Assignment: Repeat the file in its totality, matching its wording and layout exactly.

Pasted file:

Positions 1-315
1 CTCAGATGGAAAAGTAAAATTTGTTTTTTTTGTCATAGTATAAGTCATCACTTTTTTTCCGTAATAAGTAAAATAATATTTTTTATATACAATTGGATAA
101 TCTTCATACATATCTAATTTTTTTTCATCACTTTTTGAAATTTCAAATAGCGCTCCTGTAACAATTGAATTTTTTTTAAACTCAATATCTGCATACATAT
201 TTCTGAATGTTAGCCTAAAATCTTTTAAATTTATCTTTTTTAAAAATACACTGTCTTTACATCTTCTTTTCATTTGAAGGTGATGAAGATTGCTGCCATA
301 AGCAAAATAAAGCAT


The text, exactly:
Positions 1-315
1 CTCAGATGGAAAAGTAAAATTTGTTTTTTTTGTCATAGTATAAGTCATCACTTTTTTTCCGTAATAAGTAAAATAATATTTTTTATATACAATTGGATAA
101 TCTTCATACATATCTAATTTTTTTTCATCACTTTTTGAAATTTCAAATAGCGCTCCTGTAACAATTGAATTTTTTTTAAACTCAATATCTGCATACATAT
201 TTCTGAATGTTAGCCTAAAATCTTTTAAATTTATCTTTTTTAAAAATACACTGTCTTTACATCTTCTTTTCATTTGAAGGTGATGAAGATTGCTGCCATA
301 AGCAAAATAAAGCAT